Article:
Ever imagined a world without builders and construction personnel? Well, the picture you get if you did shows you just how much construction site workers mean to our world. Without sugar coating things, though, every occupation has its own set of risks and hazards. However, construction is one of the most dangerous jobs as far as workplace accidents are concerned. A simple mistake or act of negligence from the part of the contractor/employer could easily cause an accident that could result in injury or death of more than one person. If you’re a construction worker, it is highly likely that you’re aware of the risks and dangers you’re exposed to on a daily basis. For this reason, not to say that it will happen to you, it’s highly important to know how to handle yourself in the unfortunate event you find yourself in a construction site accident. To get right to it,
Here are the 7 steps to take after a construction site accident.
1. Get Medical Attention
When involved in a workplace accident as a construction worker, the first and most important step to take is to ensure your safety and well-being. To do this, calm down and check for any possible injuries and call for help if need be. There’s a high chance that you won’t be alone so if you’re stuck alone in rubble, debris or heavy equipment, try to breathe and call or shout for help. If you can move, be sure to seek medical attention right away, preferably from a well-recognized health institution for proper medical check-up and treatment.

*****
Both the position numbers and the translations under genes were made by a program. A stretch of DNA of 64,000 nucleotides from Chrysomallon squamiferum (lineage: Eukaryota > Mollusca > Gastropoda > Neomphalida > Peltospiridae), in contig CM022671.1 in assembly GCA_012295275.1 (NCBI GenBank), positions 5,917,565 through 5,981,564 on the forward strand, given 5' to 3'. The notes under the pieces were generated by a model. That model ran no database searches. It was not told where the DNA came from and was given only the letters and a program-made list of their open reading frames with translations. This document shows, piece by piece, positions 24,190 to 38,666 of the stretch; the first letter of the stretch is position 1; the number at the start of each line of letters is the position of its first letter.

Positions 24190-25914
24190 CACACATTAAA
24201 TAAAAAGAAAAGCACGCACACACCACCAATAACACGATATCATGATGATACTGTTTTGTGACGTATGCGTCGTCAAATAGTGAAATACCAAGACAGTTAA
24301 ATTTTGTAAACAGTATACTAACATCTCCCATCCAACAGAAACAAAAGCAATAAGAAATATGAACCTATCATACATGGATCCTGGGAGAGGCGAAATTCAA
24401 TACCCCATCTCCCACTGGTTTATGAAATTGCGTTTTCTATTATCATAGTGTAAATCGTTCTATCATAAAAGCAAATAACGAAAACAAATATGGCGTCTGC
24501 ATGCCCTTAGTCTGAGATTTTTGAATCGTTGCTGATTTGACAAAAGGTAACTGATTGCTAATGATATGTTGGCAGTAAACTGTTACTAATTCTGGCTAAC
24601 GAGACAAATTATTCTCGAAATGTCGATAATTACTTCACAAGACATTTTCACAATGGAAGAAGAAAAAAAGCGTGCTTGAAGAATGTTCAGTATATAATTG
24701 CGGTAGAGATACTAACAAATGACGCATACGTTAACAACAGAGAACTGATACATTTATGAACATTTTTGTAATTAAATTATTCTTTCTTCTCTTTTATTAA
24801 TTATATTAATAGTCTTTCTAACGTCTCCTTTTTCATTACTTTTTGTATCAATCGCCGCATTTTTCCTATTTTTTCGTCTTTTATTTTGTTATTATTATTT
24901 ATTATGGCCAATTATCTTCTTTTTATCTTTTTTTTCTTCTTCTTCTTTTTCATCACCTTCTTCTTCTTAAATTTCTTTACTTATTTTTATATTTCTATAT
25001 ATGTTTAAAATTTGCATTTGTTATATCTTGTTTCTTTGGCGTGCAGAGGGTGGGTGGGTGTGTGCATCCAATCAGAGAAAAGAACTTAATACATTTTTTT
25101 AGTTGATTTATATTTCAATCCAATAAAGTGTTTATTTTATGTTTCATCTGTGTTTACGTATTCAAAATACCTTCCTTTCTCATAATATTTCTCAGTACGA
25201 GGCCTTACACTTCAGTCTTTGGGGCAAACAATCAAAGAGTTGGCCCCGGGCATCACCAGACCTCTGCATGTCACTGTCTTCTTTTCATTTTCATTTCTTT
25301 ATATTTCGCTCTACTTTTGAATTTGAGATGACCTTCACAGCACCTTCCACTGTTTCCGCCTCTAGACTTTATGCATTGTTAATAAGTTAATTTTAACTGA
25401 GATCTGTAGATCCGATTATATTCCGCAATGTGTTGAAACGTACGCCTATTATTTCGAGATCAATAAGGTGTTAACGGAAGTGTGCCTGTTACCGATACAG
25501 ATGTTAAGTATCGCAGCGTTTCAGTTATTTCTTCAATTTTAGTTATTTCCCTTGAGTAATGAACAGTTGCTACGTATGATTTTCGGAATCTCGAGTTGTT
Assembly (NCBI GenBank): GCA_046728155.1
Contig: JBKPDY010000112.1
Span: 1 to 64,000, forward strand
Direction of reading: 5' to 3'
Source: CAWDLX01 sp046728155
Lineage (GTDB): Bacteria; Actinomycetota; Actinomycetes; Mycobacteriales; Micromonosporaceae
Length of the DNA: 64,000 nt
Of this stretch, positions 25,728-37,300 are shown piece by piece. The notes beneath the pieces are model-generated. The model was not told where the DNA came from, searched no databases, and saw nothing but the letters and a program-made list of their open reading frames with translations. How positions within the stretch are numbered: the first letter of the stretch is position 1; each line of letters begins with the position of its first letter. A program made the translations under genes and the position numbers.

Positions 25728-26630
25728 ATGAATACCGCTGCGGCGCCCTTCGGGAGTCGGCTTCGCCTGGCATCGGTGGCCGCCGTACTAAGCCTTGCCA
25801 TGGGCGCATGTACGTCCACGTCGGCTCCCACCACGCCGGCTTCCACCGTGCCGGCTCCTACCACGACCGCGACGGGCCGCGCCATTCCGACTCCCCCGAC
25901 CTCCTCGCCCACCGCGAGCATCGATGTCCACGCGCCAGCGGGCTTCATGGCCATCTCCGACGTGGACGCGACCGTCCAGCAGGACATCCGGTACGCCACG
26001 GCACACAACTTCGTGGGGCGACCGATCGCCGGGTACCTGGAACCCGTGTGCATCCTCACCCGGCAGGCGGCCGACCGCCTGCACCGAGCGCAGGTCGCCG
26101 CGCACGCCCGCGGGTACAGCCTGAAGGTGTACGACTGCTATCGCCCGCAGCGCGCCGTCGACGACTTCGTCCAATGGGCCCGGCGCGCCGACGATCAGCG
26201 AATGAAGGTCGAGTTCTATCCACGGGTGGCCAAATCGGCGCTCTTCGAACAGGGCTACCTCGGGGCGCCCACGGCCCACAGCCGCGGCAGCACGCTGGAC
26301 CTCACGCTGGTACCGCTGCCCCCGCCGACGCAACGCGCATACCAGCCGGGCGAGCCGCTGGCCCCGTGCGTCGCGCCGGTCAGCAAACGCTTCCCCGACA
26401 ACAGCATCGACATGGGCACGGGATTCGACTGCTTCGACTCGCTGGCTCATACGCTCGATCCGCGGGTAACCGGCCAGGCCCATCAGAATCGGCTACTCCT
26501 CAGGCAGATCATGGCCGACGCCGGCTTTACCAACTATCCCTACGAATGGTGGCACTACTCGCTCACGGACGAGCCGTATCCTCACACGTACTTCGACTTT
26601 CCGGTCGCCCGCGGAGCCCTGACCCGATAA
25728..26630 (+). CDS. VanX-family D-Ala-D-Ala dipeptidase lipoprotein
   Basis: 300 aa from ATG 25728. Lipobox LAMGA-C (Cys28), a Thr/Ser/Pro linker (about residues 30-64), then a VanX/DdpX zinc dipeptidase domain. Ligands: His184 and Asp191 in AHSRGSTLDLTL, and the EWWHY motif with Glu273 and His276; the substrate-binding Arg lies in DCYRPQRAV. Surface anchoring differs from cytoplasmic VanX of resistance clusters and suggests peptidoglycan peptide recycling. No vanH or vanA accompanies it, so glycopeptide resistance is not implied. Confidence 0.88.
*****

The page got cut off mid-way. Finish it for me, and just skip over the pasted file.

2. Let Your Supervisor/Superior Know
The other important step after a construction accident is to let your superiors at the site know of the accident, preferably in writing within 30 days at most from the time of the injury. While so doing, you’ll want to document every important detail about the accident, including where, how, and when it took place. By writing and submitting your notice as soon as possible, you can avoid losing details that could be crucial when seeking compensation and preventing the same from happening to you or other workers in the future.
3. Note Any Witnesses
It might not always be so, but a good number of construction accident cases end up in court. When trying to come to a verdict in your compensation claims case, the judge and the jury will majorly rely on facts and evidence more than logic during the hearing in order to arrive at a decision. Witnesses from the scene will also play a huge role in this since their sworn testimony can always be considered as admissible evidence in a court of law. For this reason, it is best to have the names and contact details of co-workers, bystanders, and any other witnesses that were present at the scene at the time of the accident written down in case they’re needed at a later date. Many construction accidents end up with lawsuits and legal battles, which brings us to the next important step to take.
4. Get Legal Advice/Assistance